For some reason recently, I have become interested in Cuba Gooding
Jr.'s present career, seeing how he has become box office poison and is
now mostly stuck in doing straight-to-video movies. I was wondering if
he had learned his lesson after doing those awful theatrical movies and
was now picking better scripts (like Jean Claude Van Damme). After
seeing several of his recent movies - including this one - I've
concluded that either he hasn't learned his lesson or simply doesn't
In fairness, there are a few good things about LINEWATCH. Though this had a low budget ($5 million), it at least looks decent. The cinematography is above average, and the production team chose existing locations that they didn't have to change yet look believable. Also, Gooding fits in this role better than a lot of his other movie roles (theatrical or otherwise.)
But the rest of the movie is pretty much a bust, thanks to its screenplay and its direction. The screenplay clearly needed some more rewrites - its flaws start at the beginning, with the movie seemingly starting at chapter two instead of the beginning. Things do clear up eventually, but then the movie slows down almost to a halt - it takes more than 30 minutes into the movie before the conflict starts for the protagonist. The movie then continues its very slow crawl right up to the climatic scene - there's only about enough story in this movie for a short film, not a feature-length movie.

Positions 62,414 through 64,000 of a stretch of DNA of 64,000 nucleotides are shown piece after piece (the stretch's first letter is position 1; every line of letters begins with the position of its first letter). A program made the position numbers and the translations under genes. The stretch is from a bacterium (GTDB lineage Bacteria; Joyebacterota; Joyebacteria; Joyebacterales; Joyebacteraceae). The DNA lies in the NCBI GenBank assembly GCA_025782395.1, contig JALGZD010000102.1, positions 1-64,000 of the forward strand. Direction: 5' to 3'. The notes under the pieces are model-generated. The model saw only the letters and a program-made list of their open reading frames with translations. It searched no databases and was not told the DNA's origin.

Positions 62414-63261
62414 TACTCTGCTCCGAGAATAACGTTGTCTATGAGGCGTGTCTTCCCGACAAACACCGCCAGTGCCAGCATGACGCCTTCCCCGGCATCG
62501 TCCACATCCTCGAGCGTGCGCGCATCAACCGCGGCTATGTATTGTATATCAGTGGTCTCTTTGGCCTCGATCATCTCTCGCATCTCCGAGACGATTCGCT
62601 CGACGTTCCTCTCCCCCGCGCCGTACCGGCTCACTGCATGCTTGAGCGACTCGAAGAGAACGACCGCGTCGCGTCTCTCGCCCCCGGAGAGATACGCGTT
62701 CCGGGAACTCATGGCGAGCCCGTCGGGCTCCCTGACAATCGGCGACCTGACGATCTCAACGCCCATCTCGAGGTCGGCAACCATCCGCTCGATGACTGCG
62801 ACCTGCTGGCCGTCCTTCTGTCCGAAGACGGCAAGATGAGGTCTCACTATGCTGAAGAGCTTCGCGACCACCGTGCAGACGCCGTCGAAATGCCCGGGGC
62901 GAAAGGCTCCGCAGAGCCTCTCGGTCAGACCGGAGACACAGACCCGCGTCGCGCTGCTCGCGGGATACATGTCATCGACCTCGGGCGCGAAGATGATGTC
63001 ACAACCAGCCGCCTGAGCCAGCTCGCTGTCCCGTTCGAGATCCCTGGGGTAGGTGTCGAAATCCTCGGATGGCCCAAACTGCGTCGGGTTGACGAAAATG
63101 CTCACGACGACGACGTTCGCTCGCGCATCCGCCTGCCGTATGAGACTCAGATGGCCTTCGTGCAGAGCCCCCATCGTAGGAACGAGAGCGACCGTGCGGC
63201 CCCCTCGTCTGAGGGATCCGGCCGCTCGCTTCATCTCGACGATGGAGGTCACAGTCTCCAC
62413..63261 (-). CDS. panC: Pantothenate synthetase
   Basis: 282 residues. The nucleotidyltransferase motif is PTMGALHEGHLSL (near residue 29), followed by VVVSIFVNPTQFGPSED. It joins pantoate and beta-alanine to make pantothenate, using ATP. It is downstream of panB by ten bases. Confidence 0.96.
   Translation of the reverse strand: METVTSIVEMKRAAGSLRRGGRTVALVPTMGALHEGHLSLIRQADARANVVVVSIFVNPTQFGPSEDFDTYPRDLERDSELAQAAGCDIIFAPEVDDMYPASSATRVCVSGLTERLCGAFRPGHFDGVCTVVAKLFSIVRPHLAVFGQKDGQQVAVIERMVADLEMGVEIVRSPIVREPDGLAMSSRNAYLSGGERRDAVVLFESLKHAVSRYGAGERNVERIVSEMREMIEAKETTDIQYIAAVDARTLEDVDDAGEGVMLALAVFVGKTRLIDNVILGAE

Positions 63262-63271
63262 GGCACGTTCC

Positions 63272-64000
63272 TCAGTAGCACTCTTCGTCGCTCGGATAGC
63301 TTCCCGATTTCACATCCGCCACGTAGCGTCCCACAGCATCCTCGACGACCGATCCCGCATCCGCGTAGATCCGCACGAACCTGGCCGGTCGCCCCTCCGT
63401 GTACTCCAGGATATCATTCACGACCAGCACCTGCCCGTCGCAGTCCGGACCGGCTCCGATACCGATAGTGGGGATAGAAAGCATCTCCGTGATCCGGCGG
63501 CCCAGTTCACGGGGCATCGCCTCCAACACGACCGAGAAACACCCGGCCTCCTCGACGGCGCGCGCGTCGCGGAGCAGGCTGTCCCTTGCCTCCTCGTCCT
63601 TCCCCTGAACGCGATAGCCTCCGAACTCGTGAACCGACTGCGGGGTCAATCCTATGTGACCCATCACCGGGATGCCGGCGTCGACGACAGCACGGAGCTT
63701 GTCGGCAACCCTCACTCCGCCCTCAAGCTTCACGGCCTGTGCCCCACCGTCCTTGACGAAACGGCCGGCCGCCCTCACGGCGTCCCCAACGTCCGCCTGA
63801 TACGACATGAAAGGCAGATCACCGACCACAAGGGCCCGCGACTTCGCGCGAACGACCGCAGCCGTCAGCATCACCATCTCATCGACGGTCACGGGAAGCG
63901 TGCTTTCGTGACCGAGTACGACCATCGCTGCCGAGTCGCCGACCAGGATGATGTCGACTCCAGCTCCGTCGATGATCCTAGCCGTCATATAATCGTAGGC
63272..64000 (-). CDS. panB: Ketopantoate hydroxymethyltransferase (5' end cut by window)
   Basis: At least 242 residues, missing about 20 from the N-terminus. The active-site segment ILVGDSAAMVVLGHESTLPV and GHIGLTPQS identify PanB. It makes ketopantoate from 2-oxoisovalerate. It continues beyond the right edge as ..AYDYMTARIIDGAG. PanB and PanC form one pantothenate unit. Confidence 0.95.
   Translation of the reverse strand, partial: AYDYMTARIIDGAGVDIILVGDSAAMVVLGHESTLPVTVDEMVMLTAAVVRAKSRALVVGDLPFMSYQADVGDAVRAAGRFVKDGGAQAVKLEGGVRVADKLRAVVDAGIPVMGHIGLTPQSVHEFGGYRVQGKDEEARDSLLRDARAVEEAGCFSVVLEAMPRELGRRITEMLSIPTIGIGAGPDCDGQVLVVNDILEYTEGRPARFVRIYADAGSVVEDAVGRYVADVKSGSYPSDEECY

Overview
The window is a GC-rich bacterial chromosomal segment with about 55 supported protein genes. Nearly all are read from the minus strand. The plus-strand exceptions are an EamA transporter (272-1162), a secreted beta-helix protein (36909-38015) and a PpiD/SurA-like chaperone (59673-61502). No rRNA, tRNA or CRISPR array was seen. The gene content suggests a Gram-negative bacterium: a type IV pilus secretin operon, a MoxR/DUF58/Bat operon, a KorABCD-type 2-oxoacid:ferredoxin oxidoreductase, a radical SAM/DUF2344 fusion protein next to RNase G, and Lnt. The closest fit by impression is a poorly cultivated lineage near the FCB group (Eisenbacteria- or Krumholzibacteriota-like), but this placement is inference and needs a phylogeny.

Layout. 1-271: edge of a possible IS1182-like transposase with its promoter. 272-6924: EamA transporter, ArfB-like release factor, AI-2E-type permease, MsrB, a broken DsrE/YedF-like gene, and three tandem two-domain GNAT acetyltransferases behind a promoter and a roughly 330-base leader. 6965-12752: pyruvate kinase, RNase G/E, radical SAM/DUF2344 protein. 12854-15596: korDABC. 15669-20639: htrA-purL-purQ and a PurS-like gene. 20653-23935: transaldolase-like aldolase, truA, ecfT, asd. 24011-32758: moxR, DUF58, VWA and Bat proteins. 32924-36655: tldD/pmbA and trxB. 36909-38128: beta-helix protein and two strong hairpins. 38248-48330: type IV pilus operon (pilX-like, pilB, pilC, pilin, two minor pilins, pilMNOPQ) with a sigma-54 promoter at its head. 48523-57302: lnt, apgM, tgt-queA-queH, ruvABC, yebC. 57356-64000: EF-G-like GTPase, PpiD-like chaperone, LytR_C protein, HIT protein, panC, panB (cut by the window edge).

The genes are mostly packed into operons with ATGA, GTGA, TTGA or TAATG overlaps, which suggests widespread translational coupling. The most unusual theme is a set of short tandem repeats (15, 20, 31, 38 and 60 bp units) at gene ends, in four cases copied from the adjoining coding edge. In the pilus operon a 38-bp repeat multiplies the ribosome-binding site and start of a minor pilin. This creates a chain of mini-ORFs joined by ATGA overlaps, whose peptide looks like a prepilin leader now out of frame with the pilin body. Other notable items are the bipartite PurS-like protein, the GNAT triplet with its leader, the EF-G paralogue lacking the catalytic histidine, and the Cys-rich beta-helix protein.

Curiously, though, despite this slow pace, there are several instances where it seems that footage is missing, and it resulted that I was confused several times for several seconds each time as to what exactly happened. Though even if this seemingly missing footage was restored, it might not have helped the movie - it would have made the movie longer and possibly even more of an ordeal to sit through.
Linewatch had to be one of the most boring action movies I have seen.
It certainly didn't look like it was going to be the greatest movie,
but it had the potential to be a decent action movie.
Cuba Gooding Jr. is Agent Michael Dixon of the US Border Patrol working on the US/Mexican border. Michael Dixon had a mysterious past he always wanted to leave behind which is under threat of being exposed by High Noon Gang member Cook (Malieek Straughter) following a shootout which leaves a fellow US Border Patrol agent dead. The High Noon Gang leader Kimo (Omari Hardwick) blackmails Dixon to help smuggle in a drug shipment following threats made to Dixon's family. Dixon must also stay ahead of fellow US Border patrol colleagues, including Warren Kane (Dean Norris).
It's hard to believe Cuba Gooding Jr. was a quality actor once upon a time. Cuba Gooding Jr. also won an Academy Award for Best Supporting Actor for his role as the arrogant yet charismatic football player Rod Tidwell in the Tom Cruise feel good movie Jerry Maguire (1996). Cuba Gooding Jr.'s career has been stuck in the doldrums for several years now and this movie has done his career no favours.
It would be great to see Cuba Gooding Jr. make a comeback someday and drag his career out of the wilderness. If he stopped appearing in poor quality movies like this, then we may see him back in the limelight again.